Uses of Teak, Plantation

When I think of the uses of teak, I picture a craftsman using the hardwood to carve up decorative statues and tables. I see fancy Asian style ornate furniture.

Think about this though, when you’re buying teak wood or pre-made teak furniture at your local specialty store, that wood came from teak trees planted and harvested by someone probably very far away. It’s grown because there is demand for it, but do we really know how they are growing them? Are Eco-Friendliness and Sustainability a priority when growing teak trees?

Some of us running Eco-friendly businesses claim to have environmentally friendly products, do we really know if it’s true or not? The best thing to do is research to figure it out. That’s what I did, for all of you out there wondering. I found the answers to your question (with added bonuses too).

First, let’s go through some teak tree information found online and observe the various uses of teak. Then we’ll go ahead and determine if it is Eco-friendly or not.

5 questions answered in this article:

  1. What is teak?
  2. Where does teak come from?
  3. What’s the history behind teak?
  4. What are the uses of teak?
  5. Is teak Eco-friendly?

What is Teak?

Teak aka. tectonica grandis(in botanical terms) is a tropical hardwood tree species from the flowering plant family Lamiaceae. Tectona grandis is a large, deciduous tree that occurs in mixed hardwood forests.

Important note: There are two major types of teak wood.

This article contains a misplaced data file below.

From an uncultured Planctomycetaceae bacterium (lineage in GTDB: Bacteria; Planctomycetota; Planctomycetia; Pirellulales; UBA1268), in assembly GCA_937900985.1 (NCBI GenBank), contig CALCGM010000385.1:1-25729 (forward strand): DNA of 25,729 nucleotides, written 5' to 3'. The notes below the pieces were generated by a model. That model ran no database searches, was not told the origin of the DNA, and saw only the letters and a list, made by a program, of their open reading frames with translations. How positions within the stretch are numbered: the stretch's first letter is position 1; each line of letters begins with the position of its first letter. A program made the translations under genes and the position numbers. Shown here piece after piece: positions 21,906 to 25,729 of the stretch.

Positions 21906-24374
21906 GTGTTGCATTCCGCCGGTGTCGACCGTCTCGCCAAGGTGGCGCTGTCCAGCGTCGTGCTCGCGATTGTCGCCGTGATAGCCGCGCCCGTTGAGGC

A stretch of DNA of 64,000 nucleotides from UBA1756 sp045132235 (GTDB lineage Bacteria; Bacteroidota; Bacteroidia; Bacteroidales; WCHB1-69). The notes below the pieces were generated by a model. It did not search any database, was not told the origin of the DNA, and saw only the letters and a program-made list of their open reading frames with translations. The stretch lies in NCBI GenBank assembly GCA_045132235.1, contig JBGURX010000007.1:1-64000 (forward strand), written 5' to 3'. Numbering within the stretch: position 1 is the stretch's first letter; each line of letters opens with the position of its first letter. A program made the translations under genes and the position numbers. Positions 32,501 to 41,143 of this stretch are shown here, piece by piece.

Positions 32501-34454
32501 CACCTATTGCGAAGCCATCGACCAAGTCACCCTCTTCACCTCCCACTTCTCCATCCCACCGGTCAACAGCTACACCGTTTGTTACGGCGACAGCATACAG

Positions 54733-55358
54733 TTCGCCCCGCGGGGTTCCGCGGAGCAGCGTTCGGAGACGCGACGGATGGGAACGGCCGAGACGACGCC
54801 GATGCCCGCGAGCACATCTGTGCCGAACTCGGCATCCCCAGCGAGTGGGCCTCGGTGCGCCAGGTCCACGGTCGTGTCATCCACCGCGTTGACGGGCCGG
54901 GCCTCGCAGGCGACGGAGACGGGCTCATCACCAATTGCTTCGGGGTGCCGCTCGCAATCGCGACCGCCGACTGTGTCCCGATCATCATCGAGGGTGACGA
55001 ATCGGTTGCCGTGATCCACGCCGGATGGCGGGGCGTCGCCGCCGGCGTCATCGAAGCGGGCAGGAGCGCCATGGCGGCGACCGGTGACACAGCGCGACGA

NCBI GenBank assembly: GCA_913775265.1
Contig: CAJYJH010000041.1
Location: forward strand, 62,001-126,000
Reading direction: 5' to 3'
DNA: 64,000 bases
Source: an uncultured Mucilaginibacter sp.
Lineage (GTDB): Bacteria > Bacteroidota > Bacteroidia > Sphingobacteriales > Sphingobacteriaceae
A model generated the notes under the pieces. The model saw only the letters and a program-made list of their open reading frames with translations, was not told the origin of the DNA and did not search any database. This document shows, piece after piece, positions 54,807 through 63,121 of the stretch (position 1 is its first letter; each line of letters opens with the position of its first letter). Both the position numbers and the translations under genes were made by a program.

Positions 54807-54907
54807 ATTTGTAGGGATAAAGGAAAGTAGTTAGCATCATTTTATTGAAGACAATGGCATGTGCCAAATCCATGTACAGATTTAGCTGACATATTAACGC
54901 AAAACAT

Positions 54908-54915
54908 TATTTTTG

1. Natural Teak
  2. Plantation Teak

Where Does Teak Come From?

Map Southeast Asia, Where Teak comes from

Teak’s roots are in Southeast Asia. It grows naturally in India and Burma/Myanmar*. It’s a hardwood industry praises for its water resistance. This has made it ideal for the last 2000 years in the construction of boats for an area where sea travel is very important.

*Important note: Myanmar and Burma are the same country, although some people may refer to them individually since they may prefer one name over the other.

A Quick History of Teak

In the colonial era, expanding powers introduced teak to Equatorial Africa. As a result, today teak trees are quite popular in the southern Sudanese land. However, we still import most teak tree wood from Indonesians and Burmese/Myanmar. Interestingly though in the last 20 years, teak tree plantations have gained increased popularity in Central and South America. Most likely because the local climate is ideal for their growth.